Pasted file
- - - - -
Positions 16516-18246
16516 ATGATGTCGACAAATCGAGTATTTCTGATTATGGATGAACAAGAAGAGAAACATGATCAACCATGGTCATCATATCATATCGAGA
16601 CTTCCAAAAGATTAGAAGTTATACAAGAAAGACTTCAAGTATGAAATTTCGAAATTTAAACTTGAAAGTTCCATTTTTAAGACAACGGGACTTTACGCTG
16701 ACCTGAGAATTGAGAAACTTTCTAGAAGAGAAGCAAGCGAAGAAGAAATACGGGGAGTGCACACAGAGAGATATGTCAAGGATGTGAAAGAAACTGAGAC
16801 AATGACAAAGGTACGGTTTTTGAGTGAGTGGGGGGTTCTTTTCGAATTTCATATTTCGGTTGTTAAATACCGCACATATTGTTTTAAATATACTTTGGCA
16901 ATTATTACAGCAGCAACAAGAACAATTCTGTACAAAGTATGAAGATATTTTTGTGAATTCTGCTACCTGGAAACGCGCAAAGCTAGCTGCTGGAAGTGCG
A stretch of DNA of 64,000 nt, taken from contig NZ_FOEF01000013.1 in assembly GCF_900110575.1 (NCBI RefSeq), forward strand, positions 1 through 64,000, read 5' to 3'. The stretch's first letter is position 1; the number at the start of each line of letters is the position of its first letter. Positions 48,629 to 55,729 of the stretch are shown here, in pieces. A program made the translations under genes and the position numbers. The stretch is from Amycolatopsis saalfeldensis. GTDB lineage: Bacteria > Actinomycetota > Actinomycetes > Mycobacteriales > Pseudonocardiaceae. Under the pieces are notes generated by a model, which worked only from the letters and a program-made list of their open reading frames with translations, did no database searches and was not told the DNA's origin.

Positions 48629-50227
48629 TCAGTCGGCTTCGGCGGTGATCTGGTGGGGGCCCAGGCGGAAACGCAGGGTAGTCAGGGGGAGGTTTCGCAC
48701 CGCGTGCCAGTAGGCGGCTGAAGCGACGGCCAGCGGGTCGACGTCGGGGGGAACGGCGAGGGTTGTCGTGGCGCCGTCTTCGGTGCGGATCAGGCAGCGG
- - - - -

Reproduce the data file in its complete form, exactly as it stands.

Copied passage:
Positions 16516-18246
16516 ATGATGTCGACAAATCGAGTATTTCTGATTATGGATGAACAAGAAGAGAAACATGATCAACCATGGTCATCATATCATATCGAGA
16601 CTTCCAAAAGATTAGAAGTTATACAAGAAAGACTTCAAGTATGAAATTTCGAAATTTAAACTTGAAAGTTCCATTTTTAAGACAACGGGACTTTACGCTG
16701 ACCTGAGAATTGAGAAACTTTCTAGAAGAGAAGCAAGCGAAGAAGAAATACGGGGAGTGCACACAGAGAGATATGTCAAGGATGTGAAAGAAACTGAGAC
16801 AATGACAAAGGTACGGTTTTTGAGTGAGTGGGGGGTTCTTTTCGAATTTCATATTTCGGTTGTTAAATACCGCACATATTGTTTTAAATATACTTTGGCA
16901 ATTATTACAGCAGCAACAAGAACAATTCTGTACAAAGTATGAAGATATTTTTGTGAATTCTGCTACCTGGAAACGCGCAAAGCTAGCTGCTGGAAGTGCG
A stretch of DNA of 64,000 nt, taken from contig NZ_FOEF01000013.1 in assembly GCF_900110575.1 (NCBI RefSeq), forward strand, positions 1 through 64,000, read 5' to 3'. The stretch's first letter is position 1; the number at the start of each line of letters is the position of its first letter. Positions 48,629 to 55,729 of the stretch are shown here, in pieces. A program made the translations under genes and the position numbers. The stretch is from Amycolatopsis saalfeldensis. GTDB lineage: Bacteria > Actinomycetota > Actinomycetes > Mycobacteriales > Pseudonocardiaceae. Under the pieces are notes generated by a model, which worked only from the letters and a program-made list of their open reading frames with translations, did no database searches and was not told the DNA's origin.

Positions 48629-50227
48629 TCAGTCGGCTTCGGCGGTGATCTGGTGGGGGCCCAGGCGGAAACGCAGGGTAGTCAGGGGGAGGTTTCGCAC
48701 CGCGTGCCAGTAGGCGGCTGAAGCGACGGCCAGCGGGTCGACGTCGGGGGGAACGGCGAGGGTTGTCGTGGCGCCGTCTTCGGTGCGGATCAGGCAGCGG